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Tuesday, June 12, 2018

Signs We Want to Speak Rather Than Listen

It is difficult to make progress in discussions if neither side wants to listen. As political and ideological divisions grow more entrenched, the quality of public debate appears to spiral downward. Radio and TV talk shows tend to present one point of view or another, while social media attracts people to sites where they can share opinions with the likeminded, rather than discuss views thoughtfully with others who disagree. It seems that everyone wants to talk, and few want to listen to those who disagree with them.


If we are to begin to escape the polarizing influence
of this trend, one important step (among many) entails discovering ways to measure the extent to which people are trying to persuade rather than listen. People often claim to be openminded and nonjudgmental when describing their views, and they may sincerely believe this. Yet, listeners may suspect that the expressed views are more dogmatic and predetermined than the speakers admit. How can we know whether such suspicions are correct or unfounded?

An interesting telltale sign of intent to persuade has been documented in innovative social psychological research by Matthew Rocklage and colleagues at Northwestern University. In one of their experiments, these social psychologists asked just over 1,200 participants to write “5-star” reviews for a selected product. The scientists randomly determined whether the participants were also asked to persuade readers to buy the product (high intent to persuade) or simply to summarize the product’s positive aspects (low intent to persuade).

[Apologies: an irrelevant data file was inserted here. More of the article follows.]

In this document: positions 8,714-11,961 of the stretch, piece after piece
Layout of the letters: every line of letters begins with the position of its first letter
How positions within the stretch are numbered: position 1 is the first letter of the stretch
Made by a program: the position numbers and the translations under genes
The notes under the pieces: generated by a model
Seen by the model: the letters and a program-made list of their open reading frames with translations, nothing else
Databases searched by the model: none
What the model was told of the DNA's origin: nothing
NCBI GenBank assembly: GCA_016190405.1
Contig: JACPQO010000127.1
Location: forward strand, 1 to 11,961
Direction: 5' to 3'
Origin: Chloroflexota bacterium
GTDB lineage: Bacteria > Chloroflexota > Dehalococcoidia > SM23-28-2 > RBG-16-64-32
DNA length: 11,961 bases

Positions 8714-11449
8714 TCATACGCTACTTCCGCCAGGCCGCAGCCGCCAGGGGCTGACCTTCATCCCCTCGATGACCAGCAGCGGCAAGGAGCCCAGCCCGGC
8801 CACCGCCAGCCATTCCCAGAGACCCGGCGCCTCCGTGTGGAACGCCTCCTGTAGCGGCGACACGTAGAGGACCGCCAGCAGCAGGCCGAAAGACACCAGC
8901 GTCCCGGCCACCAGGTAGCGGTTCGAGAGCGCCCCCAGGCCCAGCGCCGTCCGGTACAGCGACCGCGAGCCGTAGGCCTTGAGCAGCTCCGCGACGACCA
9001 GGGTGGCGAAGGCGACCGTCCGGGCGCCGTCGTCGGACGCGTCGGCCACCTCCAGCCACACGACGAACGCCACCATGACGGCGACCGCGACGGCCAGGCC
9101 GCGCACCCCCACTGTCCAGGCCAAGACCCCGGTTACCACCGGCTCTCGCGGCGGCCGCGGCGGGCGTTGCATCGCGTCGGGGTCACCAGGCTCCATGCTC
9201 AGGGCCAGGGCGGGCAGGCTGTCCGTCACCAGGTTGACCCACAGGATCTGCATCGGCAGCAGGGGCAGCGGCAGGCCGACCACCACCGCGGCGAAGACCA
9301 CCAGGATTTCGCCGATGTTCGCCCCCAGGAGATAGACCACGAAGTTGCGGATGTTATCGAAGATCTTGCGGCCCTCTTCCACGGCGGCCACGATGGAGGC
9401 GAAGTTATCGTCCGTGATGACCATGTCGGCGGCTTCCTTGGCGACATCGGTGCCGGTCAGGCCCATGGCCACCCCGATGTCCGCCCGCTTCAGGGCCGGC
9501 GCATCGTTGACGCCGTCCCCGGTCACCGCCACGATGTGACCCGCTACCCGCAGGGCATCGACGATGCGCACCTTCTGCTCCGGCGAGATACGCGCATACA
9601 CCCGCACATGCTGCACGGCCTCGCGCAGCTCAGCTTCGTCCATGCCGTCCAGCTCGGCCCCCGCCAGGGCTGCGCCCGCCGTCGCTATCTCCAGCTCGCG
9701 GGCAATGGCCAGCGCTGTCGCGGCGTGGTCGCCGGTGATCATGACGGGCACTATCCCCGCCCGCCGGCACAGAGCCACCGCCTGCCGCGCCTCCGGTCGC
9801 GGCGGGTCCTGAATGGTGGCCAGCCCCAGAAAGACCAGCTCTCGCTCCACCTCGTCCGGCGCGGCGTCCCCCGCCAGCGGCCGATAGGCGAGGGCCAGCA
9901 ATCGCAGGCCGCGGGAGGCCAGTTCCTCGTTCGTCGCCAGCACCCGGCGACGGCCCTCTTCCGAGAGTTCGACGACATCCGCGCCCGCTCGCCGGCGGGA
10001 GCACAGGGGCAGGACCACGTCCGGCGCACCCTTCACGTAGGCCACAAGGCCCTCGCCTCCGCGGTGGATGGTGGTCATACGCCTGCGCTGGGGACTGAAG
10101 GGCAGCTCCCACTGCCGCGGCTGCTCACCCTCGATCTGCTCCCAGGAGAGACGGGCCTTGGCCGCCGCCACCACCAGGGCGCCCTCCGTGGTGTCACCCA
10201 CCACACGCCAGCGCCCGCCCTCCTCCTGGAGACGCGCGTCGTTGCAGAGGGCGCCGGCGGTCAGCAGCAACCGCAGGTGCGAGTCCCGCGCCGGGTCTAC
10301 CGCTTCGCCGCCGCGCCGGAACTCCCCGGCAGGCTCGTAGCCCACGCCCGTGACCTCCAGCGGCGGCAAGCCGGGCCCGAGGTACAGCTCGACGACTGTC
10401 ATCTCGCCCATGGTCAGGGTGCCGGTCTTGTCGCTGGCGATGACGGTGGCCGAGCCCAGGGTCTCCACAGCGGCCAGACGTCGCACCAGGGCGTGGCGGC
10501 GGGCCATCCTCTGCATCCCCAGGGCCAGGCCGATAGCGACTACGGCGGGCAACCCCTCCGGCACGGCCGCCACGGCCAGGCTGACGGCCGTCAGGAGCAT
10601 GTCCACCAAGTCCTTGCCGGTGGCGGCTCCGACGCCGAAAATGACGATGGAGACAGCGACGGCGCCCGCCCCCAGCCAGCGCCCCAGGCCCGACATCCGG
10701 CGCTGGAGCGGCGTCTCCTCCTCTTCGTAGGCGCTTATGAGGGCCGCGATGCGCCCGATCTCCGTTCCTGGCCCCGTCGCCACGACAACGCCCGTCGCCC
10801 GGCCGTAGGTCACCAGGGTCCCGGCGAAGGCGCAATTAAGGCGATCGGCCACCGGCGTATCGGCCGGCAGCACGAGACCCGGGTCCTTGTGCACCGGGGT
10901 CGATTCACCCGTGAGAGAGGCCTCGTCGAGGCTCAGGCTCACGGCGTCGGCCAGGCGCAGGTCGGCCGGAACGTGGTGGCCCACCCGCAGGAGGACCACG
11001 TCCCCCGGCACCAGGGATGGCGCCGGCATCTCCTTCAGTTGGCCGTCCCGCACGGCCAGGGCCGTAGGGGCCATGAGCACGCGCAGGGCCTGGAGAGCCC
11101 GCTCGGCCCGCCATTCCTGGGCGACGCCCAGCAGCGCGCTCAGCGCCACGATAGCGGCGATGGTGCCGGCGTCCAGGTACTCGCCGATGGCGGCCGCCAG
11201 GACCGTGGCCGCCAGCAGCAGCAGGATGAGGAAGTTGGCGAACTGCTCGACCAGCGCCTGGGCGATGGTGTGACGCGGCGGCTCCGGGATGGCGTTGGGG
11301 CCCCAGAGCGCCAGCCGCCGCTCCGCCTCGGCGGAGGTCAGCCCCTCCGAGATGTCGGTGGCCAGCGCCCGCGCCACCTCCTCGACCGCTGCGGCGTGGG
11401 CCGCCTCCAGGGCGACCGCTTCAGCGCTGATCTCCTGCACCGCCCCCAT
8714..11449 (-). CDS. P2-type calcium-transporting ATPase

The researchers then coded the participants’ reviews for emotional language, using a text coding system developed by Rocklage and Fazio (2015). In fact, we mentioned this coding system in a post three years ago: “What can we learn from reading online reviews?” In their past research, Rocklage and Fazio found that this “Evaluative Lexicon” can distinguish words that are emotional and positive (e.g., wonderful) from those that are nonemotional and positive (e.g., perfect).

As expected, participants who had been asked to persuade used more emotional words than participants who had been asked only to summarize. Also, a subsequent experiment found that this effect occurred even when participants were simultaneously asked to memorize a random eight-digit number, suggesting that the change to an emotive style when trying to persuade happens spontaneously without much cognitive effort.

To us, this evidence is very helpful to research programs trying to develop interventions to increase open-mindedness in dialogue (link is external). The findings suggest that some words are more indicative of persuasion than of open-minded listening. By looking at such text, we can better track the back-and-forth interplay of persuading and being persuaded, and whether dialogue is as open as the interlocutors imagine. 

ABOUT AUTHORS
Geoff Haddock, Ph.D., is a Professor of Social Psychology at Cardiff University, UK.

Gregory R. Maio, Ph.D., is a professor of social psychology at Cardiff University, and has published on the topics of social values, attitudes, and behavior.

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